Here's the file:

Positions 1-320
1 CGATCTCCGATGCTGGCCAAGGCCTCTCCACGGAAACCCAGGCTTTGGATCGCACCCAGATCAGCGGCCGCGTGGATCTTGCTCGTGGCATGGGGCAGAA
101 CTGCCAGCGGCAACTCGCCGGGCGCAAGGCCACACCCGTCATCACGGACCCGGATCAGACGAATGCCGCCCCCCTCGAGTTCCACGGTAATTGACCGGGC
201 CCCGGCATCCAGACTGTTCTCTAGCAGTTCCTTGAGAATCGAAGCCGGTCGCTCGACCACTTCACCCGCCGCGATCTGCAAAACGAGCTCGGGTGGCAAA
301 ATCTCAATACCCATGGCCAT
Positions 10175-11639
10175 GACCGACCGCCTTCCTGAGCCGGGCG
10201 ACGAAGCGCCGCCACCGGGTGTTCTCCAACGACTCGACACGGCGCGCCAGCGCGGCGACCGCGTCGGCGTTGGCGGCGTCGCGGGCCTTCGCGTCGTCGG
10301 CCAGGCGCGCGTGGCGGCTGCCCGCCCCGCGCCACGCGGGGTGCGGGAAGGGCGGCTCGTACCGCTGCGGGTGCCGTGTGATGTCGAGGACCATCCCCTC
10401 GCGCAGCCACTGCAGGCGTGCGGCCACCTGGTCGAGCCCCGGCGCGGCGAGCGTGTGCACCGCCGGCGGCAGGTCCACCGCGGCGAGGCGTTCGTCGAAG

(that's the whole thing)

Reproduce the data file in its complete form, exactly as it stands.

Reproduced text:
Positions 1-320
1 CGATCTCCGATGCTGGCCAAGGCCTCTCCACGGAAACCCAGGCTTTGGATCGCACCCAGATCAGCGGCCGCGTGGATCTTGCTCGTGGCATGGGGCAGAA
101 CTGCCAGCGGCAACTCGCCGGGCGCAAGGCCACACCCGTCATCACGGACCCGGATCAGACGAATGCCGCCCCCCTCGAGTTCCACGGTAATTGACCGGGC
201 CCCGGCATCCAGACTGTTCTCTAGCAGTTCCTTGAGAATCGAAGCCGGTCGCTCGACCACTTCACCCGCCGCGATCTGCAAAACGAGCTCGGGTGGCAAA
301 ATCTCAATACCCATGGCCAT
Positions 10175-11639
10175 GACCGACCGCCTTCCTGAGCCGGGCG
10201 ACGAAGCGCCGCCACCGGGTGTTCTCCAACGACTCGACACGGCGCGCCAGCGCGGCGACCGCGTCGGCGTTGGCGGCGTCGCGGGCCTTCGCGTCGTCGG
10301 CCAGGCGCGCGTGGCGGCTGCCCGCCCCGCGCCACGCGGGGTGCGGGAAGGGCGGCTCGTACCGCTGCGGGTGCCGTGTGATGTCGAGGACCATCCCCTC
10401 GCGCAGCCACTGCAGGCGTGCGGCCACCTGGTCGAGCCCCGGCGCGGCGAGCGTGTGCACCGCCGGCGGCAGGTCCACCGCGGCGAGGCGTTCGTCGAAG